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Famous Inventor
Arthur Middleton Young - inventor of the Bell-Hiller stabilizer
Arthur Middleton Young - inventor of the Bell-Hiller stabilizerArthur Middleton Young (November 3, 1905, Paris, France–May 30, 1995, Berkeley, California) was inventor of the Bell-Hiller stabilizer and designer of the first Bell helicopter, as well as a cosmologist, philosopher and author. He founded the "Institute for the Study of Consciousness" in Berkeley in 1972. Young advocated a process theory, which is a form of integral theory. These theories attempt to integrate the realm of human thought and experience with the realm of science so that the concept of universe is not limited to that which can be physically measured. Young's theory embraces evolution and the concept of the great chain of being. He has influenced such thinkers as Stanislav Grof.

 Life and work

Arthur was the son of Eliza Coxe and Philadelphia landscape painter Charles Morris Young. He was interested in developing a comprehensive theory of reality from an early age. He felt that to acquire the intellectual tools needed for such rigorous study, he should first develop an understanding of mathematics and engineering. With this decision he was following a career path similar to that of philosopher Alfred North Whitehead, who was a mathematician before he developed the first process philosophy. Thus after graduation from Princeton University in 1927 Young searched for a suitable invention to develop. In 1928 he returned to his father's farm in Radnor, Pennsylvania to begin twelve solitary years of efforts to develop the helicopter into a useful device. Young married Priscilla Page in 1933.

Young's private experiments with helicopter design had mostly involved small scale models. After twelve years on his own using the models, he took his results and models to the Bell Aircraft Company (Buffalo, New York) in 1941, and the company agreed to build full-scale prototypes. While war was looming for the USA in late 1941 he was issued the key rotor stabilizer bar (also known as a flybar) patent, assigned it to Bell and moved to Buffalo to work with them. In June of 1942 he moved his five-person team to Gardenville, New York, a hamlet on the north border of West Seneca, New York, where they could work in relative secrecy. The first test flight of the prototype Model 30 occurred in July 1943, and on March 8, 1946 the company received Helicopter Type Certificate H-1 for the world's first commercial helicopter, the Bell Model 47. This was the "whirlybird" popularized in the M*A*S*H movie and television series and was so successful that it continued to be manufactured through 1974. A design, as well as a utilitarian success, it was added to the permanent collection of the Museum of Modern Art of New York in 1984.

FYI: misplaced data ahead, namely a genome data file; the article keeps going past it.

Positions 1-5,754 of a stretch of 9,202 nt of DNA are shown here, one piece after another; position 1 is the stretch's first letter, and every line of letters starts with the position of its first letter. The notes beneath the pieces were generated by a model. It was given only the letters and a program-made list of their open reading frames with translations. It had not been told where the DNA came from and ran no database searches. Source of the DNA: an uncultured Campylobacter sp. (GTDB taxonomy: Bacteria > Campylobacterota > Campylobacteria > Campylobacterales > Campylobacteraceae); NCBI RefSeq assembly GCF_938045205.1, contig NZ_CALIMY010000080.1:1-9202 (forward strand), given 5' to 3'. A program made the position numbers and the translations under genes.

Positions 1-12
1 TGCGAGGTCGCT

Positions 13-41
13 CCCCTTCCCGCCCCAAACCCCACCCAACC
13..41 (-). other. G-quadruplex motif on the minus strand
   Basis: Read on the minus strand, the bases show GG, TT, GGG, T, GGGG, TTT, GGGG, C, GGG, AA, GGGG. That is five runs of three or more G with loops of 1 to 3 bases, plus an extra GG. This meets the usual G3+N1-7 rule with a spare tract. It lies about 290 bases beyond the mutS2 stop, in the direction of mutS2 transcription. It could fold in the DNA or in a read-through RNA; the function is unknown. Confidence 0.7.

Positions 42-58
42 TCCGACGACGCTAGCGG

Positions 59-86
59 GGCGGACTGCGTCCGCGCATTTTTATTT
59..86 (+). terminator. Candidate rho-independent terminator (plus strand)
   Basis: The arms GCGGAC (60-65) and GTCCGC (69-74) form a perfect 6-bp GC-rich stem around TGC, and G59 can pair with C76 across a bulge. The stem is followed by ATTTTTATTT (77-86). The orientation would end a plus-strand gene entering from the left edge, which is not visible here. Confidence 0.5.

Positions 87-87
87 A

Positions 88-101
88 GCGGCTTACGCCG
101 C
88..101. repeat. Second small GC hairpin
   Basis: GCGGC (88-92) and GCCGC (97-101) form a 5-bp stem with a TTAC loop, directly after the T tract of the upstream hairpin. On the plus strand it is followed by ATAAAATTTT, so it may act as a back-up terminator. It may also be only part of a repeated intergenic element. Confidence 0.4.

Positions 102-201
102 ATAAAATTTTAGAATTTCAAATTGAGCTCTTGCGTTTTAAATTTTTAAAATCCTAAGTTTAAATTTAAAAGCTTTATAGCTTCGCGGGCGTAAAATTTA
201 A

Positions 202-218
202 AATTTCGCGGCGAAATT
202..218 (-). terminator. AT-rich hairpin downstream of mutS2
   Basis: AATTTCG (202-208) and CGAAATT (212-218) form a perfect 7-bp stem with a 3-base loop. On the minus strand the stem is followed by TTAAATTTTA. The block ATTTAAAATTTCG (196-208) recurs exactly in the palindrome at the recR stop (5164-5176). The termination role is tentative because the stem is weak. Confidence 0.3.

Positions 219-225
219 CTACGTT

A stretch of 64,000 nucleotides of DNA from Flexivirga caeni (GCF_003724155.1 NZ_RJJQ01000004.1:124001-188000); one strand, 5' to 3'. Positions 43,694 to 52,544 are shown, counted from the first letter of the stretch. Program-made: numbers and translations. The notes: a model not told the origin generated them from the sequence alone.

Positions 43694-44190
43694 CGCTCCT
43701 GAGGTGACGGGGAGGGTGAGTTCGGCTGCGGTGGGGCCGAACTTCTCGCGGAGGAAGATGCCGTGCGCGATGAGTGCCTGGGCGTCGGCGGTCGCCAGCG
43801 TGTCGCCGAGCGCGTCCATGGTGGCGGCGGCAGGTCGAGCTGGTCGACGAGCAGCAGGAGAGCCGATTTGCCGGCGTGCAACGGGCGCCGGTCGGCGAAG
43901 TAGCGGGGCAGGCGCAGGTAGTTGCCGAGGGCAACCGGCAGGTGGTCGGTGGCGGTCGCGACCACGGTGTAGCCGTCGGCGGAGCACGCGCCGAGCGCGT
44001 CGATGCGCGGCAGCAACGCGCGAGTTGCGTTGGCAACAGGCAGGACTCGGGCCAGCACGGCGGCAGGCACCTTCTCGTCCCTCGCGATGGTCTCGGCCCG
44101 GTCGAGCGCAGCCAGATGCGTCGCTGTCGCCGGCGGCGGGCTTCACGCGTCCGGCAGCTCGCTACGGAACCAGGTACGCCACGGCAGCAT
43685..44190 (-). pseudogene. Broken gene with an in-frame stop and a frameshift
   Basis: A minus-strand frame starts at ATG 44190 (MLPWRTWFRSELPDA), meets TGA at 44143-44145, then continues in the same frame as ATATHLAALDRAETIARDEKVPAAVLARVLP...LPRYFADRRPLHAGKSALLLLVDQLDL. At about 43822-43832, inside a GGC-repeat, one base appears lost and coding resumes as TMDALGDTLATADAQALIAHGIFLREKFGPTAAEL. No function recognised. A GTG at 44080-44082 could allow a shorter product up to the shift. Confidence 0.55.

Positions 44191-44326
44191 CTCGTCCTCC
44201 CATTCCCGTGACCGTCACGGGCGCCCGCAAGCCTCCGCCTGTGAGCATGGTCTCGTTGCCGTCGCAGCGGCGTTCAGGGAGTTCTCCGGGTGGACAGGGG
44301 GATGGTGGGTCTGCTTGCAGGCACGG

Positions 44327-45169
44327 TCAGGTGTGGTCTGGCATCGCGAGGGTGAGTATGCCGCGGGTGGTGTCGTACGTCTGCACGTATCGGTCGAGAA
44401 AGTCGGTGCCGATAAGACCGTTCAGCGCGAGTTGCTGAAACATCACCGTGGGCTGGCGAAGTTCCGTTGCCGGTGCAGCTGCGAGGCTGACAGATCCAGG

Young had become profoundly disturbed by the development of nuclear weapons at the end of the Second World War, and like a number of other very forward-looking and independent thinkers decided that humanity needed a new philosophical paradigm.